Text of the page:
New Zealand’s Rivers: An environmental history sets out to inform current debate about the sustainable use of New Zealand’s fresh water by exploring the history of our often conflicted relationship with our rivers.
Author and environmental historian Catherine Knight says the state of rivers in Aotearoa New Zealand is highly topical and an issue that affects everyone.
It is more timely than I had ever imagined when I was writing it. There is a lot happening in respect to rivers and fresh water right now. Also, when I started writing the book, fresh water was more an issue for ‘environmentalists’, but now, because of the Havelock North contamination crisis, it is top of mind for many New Zealanders – people now realise that degraded water can affect them and their families in their homes. What happened in Havelock North has caused people to ‘join the dots’ a lot more I think; between the ongoing pressure on rivers and aquifers (and contamination) in regions like Canterbury, the Ruataniwha Dam proposal, proposals to sell our fresh water to foreign companies for bottling, the ongoing Maori Council freshwater claim, the latest proposal to build a hydro dam on the Waitaha River … and the list goes on.
I hope that when people go to their local swimming hole this summer and find it not as clean or as inviting as it used to be in their childhood, rather than point the finger of blame on farmers, or another easy target, they ask themselves, what can I do about this? It might be writing a blog about it, or talking to the local or regional council, or finding out more about the pressures on the river and sharing that knowledge with the local community… some amazing things have happened around New Zealand in exactly this way – and some of them – eg, Sherry River in Nelson – I have covered in this book.
You’re UC alumna. What are some examples about your time/experience/ at UC that shaped you as a professional and/or continue to inform your work and thinking today?
It is impossible to over-emphasise how influential my time at UC was on me. Without my time there, I don’t think I would have written this book or my previous book. Not only did I become aware of the wonderful world of environmental history while I was studying there (entirely tangentially as it turns out), it also made me aware of my own potential as a thinker and as an academic.
I started off doing a third year paper in Chinese. I was working for an electronics company at the time, in a project management role, and I found myself intellectually under-stimulated. So with the university just down the road, I thought I would enrol in a paper. I also took a number of continuing education courses at the university, which I enjoyed very much, and met a number of my close friends that way. Anyway, a professor in the Humanities department took me aside one day and asked, have you thought about doing a Masters? I hadn’t, simply because I thought Masters and Doctorates were only for really clever people, and I wasn’t one of them. The seed was planted though, and I completed my Masters in about 18 months and before it had even been examined, I had started my PhD.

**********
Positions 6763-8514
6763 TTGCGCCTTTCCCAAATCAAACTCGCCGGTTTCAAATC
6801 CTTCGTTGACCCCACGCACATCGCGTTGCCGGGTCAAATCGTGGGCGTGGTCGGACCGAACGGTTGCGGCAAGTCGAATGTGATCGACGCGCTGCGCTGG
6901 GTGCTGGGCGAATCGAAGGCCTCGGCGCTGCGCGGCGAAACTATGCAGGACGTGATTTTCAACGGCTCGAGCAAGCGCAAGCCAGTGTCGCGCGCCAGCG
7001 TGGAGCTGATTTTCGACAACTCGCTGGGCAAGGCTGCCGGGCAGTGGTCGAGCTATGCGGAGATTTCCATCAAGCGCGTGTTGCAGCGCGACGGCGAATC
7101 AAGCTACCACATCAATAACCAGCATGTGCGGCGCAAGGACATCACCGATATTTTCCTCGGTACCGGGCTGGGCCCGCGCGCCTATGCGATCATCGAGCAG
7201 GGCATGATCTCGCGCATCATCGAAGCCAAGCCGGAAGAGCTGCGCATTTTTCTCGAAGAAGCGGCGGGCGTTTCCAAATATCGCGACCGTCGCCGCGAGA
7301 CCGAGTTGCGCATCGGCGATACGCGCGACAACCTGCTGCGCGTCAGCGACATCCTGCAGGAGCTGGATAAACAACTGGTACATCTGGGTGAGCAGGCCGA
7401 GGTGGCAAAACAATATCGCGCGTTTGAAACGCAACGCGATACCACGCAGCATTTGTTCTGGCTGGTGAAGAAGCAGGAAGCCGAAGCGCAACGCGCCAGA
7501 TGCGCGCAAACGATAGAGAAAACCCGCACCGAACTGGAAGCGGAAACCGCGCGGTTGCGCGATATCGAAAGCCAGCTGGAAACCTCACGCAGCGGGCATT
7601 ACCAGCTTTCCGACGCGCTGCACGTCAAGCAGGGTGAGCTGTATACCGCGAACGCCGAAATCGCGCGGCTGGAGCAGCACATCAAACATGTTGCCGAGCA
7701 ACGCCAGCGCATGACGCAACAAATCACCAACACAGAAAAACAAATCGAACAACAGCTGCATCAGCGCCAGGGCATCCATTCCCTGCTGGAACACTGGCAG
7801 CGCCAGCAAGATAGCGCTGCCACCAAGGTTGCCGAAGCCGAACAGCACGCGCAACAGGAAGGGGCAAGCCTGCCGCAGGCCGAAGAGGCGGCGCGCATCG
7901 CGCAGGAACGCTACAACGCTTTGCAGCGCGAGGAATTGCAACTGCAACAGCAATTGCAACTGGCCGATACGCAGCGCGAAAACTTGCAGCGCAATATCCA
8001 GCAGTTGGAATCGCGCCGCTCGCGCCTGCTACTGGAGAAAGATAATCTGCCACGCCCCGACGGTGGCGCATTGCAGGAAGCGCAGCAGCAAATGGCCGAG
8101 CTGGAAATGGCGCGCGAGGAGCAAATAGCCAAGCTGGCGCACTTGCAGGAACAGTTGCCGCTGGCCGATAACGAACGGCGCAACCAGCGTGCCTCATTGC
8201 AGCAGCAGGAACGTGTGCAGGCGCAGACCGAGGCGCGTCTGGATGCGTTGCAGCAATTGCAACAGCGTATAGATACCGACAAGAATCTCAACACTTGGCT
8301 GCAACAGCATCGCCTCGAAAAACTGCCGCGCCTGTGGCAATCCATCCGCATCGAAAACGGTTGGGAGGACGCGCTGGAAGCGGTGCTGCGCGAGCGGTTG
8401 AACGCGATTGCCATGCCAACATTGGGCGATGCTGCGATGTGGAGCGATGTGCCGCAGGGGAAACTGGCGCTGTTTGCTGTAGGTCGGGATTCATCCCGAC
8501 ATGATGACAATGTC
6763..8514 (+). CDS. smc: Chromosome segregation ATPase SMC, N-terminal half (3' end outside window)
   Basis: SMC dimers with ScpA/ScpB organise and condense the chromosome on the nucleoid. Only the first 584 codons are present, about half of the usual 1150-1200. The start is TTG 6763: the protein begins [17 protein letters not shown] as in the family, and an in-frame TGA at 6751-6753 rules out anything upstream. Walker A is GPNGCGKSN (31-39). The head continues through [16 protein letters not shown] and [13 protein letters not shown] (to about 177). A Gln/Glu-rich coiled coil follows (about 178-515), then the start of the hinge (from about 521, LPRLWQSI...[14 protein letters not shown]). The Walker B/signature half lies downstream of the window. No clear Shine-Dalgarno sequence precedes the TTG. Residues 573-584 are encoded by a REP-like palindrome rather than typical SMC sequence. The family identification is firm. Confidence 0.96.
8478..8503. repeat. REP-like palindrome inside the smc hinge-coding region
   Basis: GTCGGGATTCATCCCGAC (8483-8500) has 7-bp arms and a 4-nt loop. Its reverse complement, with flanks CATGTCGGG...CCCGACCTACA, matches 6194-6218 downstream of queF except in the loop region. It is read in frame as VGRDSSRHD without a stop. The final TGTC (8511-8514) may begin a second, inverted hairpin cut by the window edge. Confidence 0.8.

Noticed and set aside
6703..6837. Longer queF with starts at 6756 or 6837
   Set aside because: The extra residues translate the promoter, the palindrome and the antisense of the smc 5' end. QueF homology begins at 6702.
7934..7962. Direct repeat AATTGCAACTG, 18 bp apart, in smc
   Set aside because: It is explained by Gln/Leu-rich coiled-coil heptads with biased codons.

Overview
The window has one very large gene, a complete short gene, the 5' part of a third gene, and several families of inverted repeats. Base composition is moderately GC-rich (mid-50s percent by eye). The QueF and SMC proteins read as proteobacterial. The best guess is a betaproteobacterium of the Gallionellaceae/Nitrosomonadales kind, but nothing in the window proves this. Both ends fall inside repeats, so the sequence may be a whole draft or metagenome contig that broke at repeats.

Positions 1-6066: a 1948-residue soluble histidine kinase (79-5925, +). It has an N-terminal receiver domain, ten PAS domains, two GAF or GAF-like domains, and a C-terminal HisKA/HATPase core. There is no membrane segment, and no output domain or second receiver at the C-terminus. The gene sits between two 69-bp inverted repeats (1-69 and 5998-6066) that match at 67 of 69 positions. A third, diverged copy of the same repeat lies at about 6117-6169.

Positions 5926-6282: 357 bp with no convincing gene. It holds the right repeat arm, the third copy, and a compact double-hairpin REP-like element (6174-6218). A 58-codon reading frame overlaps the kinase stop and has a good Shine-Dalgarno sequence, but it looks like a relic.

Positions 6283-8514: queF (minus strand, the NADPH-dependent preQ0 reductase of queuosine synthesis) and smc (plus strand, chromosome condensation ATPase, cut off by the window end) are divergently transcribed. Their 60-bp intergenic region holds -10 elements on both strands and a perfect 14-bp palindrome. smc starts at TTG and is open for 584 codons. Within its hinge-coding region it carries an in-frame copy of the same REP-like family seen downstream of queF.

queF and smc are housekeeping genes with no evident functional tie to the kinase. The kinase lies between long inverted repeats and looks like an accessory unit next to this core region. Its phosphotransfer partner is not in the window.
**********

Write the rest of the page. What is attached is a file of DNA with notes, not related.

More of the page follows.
From the time that you lived here (and visited) what is a memory/memories of rivers/creeks/estuaries in and around Christchurch? As ‘locals’ what do you think we might want to have front-of-mind in our own backyard?
I lived on the Heathcote River, in Woolston. I liked Woolston, its no frills, working class, old-style industrial feel. And the Heathcote very much reflected that as well – ever since Europeans settled in Christchurch, it had been a working river. And for that reason, it was rather the worse for wear. It would smell from the discharges upriver, especially when it was low in the summer. And the Woolston Cut was also another fascinating feature. Very much a hangover from the long period in our history where we thought engineering was the answer to everything; that it could ‘fix’ or ‘improve’ rivers. One thing I loved was running along the Heathcote out to the estuary, and seeing the tiny little crabs disappearing en masse down their little holes when they sensed your footfall even from meters away (presumably through vibrations). Their disappearing act was not always quick enough for the wading birds that fed on them though – obviously they made less vibrations than me!
New Zealand’s Rivers: An environmental history – Canterbury University Press, November 2016. RRP $49.99. ISBN: 978-1-927145-76-0